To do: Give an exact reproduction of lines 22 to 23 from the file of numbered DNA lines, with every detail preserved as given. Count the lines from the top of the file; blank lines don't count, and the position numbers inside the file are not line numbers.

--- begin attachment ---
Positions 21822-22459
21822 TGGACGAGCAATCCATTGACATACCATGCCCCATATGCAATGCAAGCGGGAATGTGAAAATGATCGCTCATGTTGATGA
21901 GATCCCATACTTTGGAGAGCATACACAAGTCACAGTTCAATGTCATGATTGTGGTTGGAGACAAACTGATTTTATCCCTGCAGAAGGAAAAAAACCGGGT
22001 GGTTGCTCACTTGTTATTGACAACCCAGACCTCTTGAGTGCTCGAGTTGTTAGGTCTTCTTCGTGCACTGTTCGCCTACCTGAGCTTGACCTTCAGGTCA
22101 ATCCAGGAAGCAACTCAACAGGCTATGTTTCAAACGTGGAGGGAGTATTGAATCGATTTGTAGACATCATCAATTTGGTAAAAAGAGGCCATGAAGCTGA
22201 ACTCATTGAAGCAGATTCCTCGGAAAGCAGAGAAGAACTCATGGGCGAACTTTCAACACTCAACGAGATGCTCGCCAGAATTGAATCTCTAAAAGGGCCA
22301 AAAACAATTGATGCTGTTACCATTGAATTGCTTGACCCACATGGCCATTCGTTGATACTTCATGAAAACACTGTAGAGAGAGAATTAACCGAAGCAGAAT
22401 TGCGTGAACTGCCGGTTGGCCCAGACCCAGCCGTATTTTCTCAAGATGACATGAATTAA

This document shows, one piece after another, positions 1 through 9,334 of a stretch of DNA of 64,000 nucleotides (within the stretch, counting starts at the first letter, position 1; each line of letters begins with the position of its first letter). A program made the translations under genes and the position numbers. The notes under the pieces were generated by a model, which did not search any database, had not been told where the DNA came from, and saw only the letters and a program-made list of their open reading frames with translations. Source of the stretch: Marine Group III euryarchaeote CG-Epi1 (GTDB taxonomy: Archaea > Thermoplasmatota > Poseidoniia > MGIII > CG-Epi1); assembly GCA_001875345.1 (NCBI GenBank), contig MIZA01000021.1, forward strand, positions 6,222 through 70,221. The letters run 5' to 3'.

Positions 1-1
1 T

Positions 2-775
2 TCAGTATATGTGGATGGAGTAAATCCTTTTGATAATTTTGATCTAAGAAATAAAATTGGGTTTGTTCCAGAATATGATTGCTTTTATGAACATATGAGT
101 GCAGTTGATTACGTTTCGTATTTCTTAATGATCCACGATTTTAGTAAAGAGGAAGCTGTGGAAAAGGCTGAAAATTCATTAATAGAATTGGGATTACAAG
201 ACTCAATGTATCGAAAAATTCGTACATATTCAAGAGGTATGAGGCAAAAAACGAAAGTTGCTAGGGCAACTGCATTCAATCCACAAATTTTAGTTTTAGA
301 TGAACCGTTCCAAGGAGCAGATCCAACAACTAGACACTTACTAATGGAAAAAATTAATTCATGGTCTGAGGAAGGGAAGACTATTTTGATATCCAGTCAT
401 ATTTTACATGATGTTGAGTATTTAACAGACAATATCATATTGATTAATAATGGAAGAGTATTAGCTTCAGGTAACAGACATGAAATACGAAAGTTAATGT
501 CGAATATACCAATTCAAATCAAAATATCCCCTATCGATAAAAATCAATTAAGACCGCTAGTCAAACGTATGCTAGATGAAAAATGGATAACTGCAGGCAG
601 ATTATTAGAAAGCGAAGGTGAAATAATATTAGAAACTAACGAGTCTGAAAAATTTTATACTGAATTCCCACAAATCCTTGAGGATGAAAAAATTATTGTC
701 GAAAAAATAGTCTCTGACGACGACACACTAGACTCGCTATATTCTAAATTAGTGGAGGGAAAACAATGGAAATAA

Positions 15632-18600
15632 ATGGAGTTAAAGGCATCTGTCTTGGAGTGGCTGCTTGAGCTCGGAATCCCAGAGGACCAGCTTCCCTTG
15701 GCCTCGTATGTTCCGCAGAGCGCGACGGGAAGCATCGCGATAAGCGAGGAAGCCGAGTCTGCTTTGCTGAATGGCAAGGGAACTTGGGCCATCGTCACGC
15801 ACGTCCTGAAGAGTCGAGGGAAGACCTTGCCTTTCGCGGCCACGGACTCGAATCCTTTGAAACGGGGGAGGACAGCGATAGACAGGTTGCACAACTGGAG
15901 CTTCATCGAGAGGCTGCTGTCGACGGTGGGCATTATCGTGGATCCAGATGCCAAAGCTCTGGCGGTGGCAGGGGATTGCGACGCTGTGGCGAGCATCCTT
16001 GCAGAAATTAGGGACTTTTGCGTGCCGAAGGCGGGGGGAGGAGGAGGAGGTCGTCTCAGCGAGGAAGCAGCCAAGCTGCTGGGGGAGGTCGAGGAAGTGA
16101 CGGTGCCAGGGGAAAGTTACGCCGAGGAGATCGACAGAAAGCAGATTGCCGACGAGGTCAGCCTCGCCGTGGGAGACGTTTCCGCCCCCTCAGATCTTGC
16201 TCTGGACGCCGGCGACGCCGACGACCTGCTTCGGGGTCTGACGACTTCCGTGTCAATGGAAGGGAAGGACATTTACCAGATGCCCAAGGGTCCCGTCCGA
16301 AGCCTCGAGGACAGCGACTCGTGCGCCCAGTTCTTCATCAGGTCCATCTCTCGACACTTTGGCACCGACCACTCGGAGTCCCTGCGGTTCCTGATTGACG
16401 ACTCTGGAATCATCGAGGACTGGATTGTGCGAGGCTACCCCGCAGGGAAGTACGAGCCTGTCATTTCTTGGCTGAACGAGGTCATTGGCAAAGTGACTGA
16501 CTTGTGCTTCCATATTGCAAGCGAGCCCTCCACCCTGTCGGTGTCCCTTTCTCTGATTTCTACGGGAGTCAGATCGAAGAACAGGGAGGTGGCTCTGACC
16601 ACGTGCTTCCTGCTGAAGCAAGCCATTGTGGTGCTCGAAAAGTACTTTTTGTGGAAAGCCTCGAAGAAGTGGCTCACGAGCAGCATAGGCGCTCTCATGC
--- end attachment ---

15632 ATGGAGTTAAAGGCATCTGTCTTGGAGTGGCTGCTTGAGCTCGGAATCCCAGAGGACCAGCTTCCCTTG
15701 GCCTCGTATGTTCCGCAGAGCGCGACGGGAAGCATCGCGATAAGCGAGGAAGCCGAGTCTGCTTTGCTGAATGGCAAGGGAACTTGGGCCATCGTCACGC